TAI Tzu Ying is a brilliant player; her style on court is spine-tingling. Peerless racket skills have elevated her to superstar status and she is an athlete loved around the world as the best of her generation. Coach LAI, who was head coach of the Taiwan national team, resigned after the Korean Open to focus solely on TTY. It is the coach’s responsibity to enable their player fulfil their potential. Beautiful shots side by side with errors in a game do not equal medals and will ultimately be unsatisfactory. We don’t know much of what happens in TTY’s training sessions but mistakes and concentration drift have cost her titles this year. This is the time to be single-minded about ambition.
2019 has seen three major tournament wins: the Danish, Malaysian and Singapore Opens. The quality of the athletes who contest Women’s Singles competitions is reflected in this; it’s the most finely balanced and competitive of the five sectors. Matches with people like Akane, Marin, AN Se Young, and Sindhu mean there are no easy victories. As the winner of the Yonex All England in the two previous years, 2019 saw her arrive in Birmingham as the favourite, but she failed in her bid to make it a hattrick of victories when she lost in the final to the Chinese player CHEN Yufei. History repeated itself at the BWF World Tour Finals when she lost in three sets to a determined and patient Yufei. Badminton immortality beckons but can she cement her status as one of the all-time greats?
There is no other player on earth who can execute the shots she has; her technical skill is unmatched in the women’s game. What is it that makes her stand apart from her peers? She is the Queen of deception. The creative imagination she brings to her play is exquisite. As spectators it is futile to predict where she will place the shuttle so she constantly surprises and delights us. The variety of angles and control of pace she can achieve is quite unbelievable. Her backhand, on the turn, on the run and taken late is wonderful to see.
Of course, this style of play creates huge problems for her rivals. The psychological pressure that she exerts is immense. Most top players build an element of anticipation into their movement on court because the earlier they reach the shuttle the more time they will have to play the shot they want. TTY takes time away from her opponents as they can never quite predict what she will do. Angles which may seem impossible to mere mortals pose no problems for her to create. She likes to be on the attack and can cover the court’s four corners easily.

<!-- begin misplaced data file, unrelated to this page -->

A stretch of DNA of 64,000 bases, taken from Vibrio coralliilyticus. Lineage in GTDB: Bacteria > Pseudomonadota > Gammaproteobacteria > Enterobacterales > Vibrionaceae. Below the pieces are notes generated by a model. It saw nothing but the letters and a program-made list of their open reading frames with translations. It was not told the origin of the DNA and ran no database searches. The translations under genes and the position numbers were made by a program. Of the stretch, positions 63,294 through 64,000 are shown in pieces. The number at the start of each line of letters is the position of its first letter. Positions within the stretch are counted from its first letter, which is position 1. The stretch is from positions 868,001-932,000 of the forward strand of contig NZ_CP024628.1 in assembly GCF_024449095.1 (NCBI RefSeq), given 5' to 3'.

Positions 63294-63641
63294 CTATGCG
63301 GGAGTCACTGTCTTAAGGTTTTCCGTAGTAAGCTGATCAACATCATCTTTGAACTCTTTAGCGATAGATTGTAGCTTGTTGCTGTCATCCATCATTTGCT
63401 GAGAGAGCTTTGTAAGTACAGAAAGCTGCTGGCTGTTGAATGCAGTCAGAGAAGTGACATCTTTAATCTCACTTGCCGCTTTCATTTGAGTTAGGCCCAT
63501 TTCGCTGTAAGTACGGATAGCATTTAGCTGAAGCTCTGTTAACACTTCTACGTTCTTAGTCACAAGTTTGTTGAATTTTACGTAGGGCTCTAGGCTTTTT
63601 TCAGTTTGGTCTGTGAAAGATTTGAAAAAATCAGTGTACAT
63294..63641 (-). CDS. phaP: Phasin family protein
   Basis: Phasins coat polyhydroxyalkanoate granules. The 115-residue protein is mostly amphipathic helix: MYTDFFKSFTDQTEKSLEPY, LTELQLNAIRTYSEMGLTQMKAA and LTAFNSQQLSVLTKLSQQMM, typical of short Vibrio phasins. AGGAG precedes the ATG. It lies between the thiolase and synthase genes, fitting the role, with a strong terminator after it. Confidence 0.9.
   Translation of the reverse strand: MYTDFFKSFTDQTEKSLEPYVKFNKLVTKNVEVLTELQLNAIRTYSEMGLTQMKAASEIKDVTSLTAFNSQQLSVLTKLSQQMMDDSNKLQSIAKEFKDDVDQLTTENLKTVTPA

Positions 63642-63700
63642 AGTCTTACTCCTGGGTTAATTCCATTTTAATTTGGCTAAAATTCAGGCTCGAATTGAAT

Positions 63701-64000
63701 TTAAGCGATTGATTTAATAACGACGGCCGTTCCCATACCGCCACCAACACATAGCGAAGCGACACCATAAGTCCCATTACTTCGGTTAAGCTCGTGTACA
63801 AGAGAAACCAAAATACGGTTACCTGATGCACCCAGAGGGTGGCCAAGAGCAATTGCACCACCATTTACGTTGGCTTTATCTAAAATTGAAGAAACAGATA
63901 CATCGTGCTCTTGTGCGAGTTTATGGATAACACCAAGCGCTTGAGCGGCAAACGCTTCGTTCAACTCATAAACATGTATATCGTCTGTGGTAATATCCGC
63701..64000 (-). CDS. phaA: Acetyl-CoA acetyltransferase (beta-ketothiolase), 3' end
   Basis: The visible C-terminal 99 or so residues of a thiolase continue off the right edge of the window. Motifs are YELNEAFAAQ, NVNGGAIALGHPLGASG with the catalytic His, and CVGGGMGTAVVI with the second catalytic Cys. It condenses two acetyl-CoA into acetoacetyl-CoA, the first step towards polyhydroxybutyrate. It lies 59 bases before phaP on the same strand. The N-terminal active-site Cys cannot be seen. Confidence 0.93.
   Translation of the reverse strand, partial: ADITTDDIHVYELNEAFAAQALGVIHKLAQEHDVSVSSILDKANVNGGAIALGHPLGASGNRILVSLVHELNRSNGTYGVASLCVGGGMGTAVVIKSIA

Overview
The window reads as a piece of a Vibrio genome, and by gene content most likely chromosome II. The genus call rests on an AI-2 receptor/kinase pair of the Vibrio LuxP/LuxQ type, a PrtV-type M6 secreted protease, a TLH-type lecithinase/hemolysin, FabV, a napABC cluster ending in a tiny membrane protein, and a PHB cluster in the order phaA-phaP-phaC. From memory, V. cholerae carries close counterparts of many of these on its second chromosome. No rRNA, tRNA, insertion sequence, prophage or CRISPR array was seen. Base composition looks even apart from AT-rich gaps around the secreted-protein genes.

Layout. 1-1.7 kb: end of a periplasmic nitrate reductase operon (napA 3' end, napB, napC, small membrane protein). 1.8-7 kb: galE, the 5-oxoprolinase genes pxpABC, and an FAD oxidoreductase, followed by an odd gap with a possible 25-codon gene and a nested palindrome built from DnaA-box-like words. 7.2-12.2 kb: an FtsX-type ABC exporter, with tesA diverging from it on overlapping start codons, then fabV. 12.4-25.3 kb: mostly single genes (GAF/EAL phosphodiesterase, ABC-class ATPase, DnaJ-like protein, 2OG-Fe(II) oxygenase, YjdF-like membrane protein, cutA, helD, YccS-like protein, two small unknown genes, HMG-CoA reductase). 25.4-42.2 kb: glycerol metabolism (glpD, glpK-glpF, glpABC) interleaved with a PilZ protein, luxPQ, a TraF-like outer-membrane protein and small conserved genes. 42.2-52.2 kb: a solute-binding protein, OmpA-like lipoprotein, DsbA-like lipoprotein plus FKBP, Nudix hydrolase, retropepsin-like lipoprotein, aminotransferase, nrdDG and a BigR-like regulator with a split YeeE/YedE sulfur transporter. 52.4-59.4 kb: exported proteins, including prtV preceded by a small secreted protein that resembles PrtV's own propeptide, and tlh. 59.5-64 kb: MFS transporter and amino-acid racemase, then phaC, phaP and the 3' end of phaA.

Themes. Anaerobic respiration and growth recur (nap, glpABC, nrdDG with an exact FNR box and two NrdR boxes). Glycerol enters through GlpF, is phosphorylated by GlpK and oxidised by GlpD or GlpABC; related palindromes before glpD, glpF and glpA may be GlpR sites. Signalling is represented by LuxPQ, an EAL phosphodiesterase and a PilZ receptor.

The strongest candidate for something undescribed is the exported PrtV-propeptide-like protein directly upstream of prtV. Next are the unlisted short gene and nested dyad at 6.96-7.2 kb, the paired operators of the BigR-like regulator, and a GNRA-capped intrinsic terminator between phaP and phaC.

Interestingly, against players like Ratchanok Intanon (who is probably closest to her in terms of style) the match often turns into a series of “anything you can do I can do better”. The duels between these two feature jaw-dropping precision, mutual admiration and good humour. They are both courageous players who routinely ignore the percentages and dare themselves to aim for the edge. This leads me to suspect that TTY plays mainly for the love of the game. She revels in her skills and enjoys perfecting a shot; she will often try the same one 3 or 4 times in a match until she can get it right.
She would be invincible if not for a tendency to lose focus at times. Often, she will win the first game but then lose her grip on the second. Sometimes this has catastrophic consequences. Momentum is a key feature of success in many sports; if an adversary like Carolina Marin or AN Se Young is given the opportunity to get into their rhythm it can be tough to get the initiative back. This has been the feature of some of her losses in the past. In this year’s final of the Yonex All England CHEN Yu Fei just would not allow TTY to get into the game; she kept the pressure and pace high and won in straight games. At the World Tour Finals it went to three games and there was the suggestion that the coin toss and the drift in the hall were key players. However, that is a disservice to CHEN Yufei who had to battle back into the match after being annihilated in the first set. CYF wrestled the direction of the game from her, then refused to return it, however hard Tzu Ying tried.
She is the centre of a close-knit group of people who support her on and off court. Her father still strings her rackets in a slightly idiosyncratic pattern, she’ll post images of herself and her team off-duty, obviously enjoying each other’s company climbing a mountain in Taiwan or out dining together. She also shares pictures of her team working with her in the gym, preparing her body for the demands of this explosive athletic sport. She is famous for her six-pack, which she seems to maintain alongside a taste for ice-cream and French fries.
Her spontaneous genius means she is an icon of modern worldwide badminton. Is she the greatest ever Women’s Singles player? Her brilliance is a joyful expression of the best of the game but I think she needs some key titles to secure her iconic status. To land her third All England title in March would be a sign of intent, but we are all gazing at the Gold medal on offer in Tokyo.
I’ll give the last word to GEL, one of her biggest fans:
“She’s the QUEEN – That’s all you need to know!”
Here is a link to my celebration of her triumph at the All England in 2020 https://womensbadminton.co.uk/2020/03/23/tai-tzu-ying-the-triple-champion/
An earlier version of this was published on the Yonex All England website in November 2019 https://www.allenglandbadminton.com/
Here is a link to an earlier piece I wrote about her https://womensbadminton.co.uk/2019/07/01/tai-tzu-ying-goddess-or-mortal/ and this one about AN Se Young https://womensbadminton.co.uk/2019/07/08/an-se-young-koreas-sensational-17-year-old/
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